The recent deaths at Street Vibrations and Reno’s National Championship Air Races and Air Show are tragic, but the commentary by elected officials and profit-interested parties is pure hypocrisy, and until people start telling the truth about what happened, nothing’s going to change.
We’ve editorialized in this newspaper about the jurisdictions’ management of special events many times. We’ve specifically mentioned using non-police security to handle rowdy crowds. But it’s cold comfort being proven right for merely stating the obvious. These are our neighbors and family who are put at risk when elected officials decide to turn a blind eye to problems, but we, our friends and our families are quite aware there is an element of danger when we drive out to watch the races or attend a “special” event.
So, let’s say it clearly: Reno’s National Championship Air Races and Air Show is popular because it’s dangerous. It’s the world’s fastest race; that’s the whole point of it. There are few regular attendees who haven’t seen a pilot killed. There are few people who live in the area who haven’t had a momentary shudder at the idea of one of those planes plowing into their homes. In 1998, the RN&R interviewed a pilot, http://tinyurl.com/5rgrpw3, who appeared on the cover of this newspaper alive on the same day as his airplane appeared crushed on the cover of the Sparks Tribune. The pilot, Dick Roberts, was dead when our issue hit the streets.
It’s utterly dishonest and disingenuous for our elected officials to pretend like they thought those races were safe. Period. Is there any sporting event that is safe? People get hit with foul balls at the Reno Aces Ballpark almost every game. People get in drunk fights at University of Nevada, Reno Wolf Pack games at the drop of a helmet. It’s worldwide news when someone tumbles off a stadium or there’s a brawl at a soccer match in Portugal. We’ve all seen NASCAR accidents in which car parts fly up into the stands. Motorcyclists have died during Street Vibrations, and it’s not even a sporting event, it’s a bike show.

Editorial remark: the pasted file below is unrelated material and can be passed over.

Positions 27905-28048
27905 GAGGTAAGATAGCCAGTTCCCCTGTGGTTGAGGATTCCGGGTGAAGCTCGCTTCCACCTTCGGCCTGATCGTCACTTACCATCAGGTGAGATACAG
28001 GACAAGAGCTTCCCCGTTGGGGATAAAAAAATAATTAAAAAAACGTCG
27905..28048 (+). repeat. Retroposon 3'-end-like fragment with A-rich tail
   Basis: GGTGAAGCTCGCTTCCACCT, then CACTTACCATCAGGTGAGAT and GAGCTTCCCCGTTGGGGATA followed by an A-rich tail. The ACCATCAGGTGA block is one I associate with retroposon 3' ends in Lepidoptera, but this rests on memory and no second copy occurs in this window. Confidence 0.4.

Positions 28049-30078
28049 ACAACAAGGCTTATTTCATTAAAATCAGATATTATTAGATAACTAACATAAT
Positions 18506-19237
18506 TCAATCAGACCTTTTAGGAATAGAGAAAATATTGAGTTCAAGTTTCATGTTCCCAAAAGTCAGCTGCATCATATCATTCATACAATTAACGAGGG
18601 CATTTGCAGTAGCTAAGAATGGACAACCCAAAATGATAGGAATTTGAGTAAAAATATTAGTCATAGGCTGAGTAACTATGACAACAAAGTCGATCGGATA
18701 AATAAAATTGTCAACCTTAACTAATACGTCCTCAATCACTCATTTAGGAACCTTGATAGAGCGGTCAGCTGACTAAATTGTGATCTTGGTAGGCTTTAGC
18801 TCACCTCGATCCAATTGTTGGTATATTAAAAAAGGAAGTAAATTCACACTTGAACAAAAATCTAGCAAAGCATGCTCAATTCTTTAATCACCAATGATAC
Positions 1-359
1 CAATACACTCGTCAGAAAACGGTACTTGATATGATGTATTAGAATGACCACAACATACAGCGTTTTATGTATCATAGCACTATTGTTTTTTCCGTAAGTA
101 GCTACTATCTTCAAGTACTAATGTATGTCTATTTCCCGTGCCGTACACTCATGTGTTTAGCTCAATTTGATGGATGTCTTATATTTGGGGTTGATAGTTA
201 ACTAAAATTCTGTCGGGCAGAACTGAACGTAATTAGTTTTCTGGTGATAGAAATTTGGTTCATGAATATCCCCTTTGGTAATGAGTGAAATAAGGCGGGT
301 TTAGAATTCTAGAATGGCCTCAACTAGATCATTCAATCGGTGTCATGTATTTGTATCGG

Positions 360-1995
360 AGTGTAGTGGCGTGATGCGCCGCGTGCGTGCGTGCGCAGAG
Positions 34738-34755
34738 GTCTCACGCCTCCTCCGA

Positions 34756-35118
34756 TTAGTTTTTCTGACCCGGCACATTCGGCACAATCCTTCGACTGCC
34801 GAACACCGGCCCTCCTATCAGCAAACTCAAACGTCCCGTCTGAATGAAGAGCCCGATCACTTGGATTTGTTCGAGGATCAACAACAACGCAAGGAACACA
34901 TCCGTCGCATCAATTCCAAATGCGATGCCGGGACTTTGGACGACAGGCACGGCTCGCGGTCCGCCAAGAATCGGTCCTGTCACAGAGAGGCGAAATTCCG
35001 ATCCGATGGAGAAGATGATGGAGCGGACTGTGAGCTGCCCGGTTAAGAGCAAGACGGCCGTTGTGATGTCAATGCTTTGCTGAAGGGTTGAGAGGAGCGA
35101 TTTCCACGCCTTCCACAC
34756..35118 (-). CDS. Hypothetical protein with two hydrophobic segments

But as long as we’re on Street Vibrations, let’s talk about the shootings at John Ascuaga’s Nugget and on Victorian Avenue. People who attract motorcycle gangs to their parties can’t honestly pretend surprise when they misbehave. What kind of fools fake astonishment when they invite the fucking Hells Angels and Vagos into their places of business, and they break bad? Gimme Shelter, with it’s coverage of the Altamont murder by Hells Angels, came out in 1970. Motorcycle gangs and violence and drug sales go together like mom and apple pie. These aren’t different sides to the same coin, they are the coin.
If Northern Nevada wants an open guest list, including violent, big city gangs—admittedly, an infinitesimal percentage of total attendees—it has to deal with security in a more realistic, sophisticated way. That means bouncers with wands or metal detectors at the doors. That means drug-sniffing dogs. That means real police. That means paying for those costs.
Sort of like the big cities do high schools.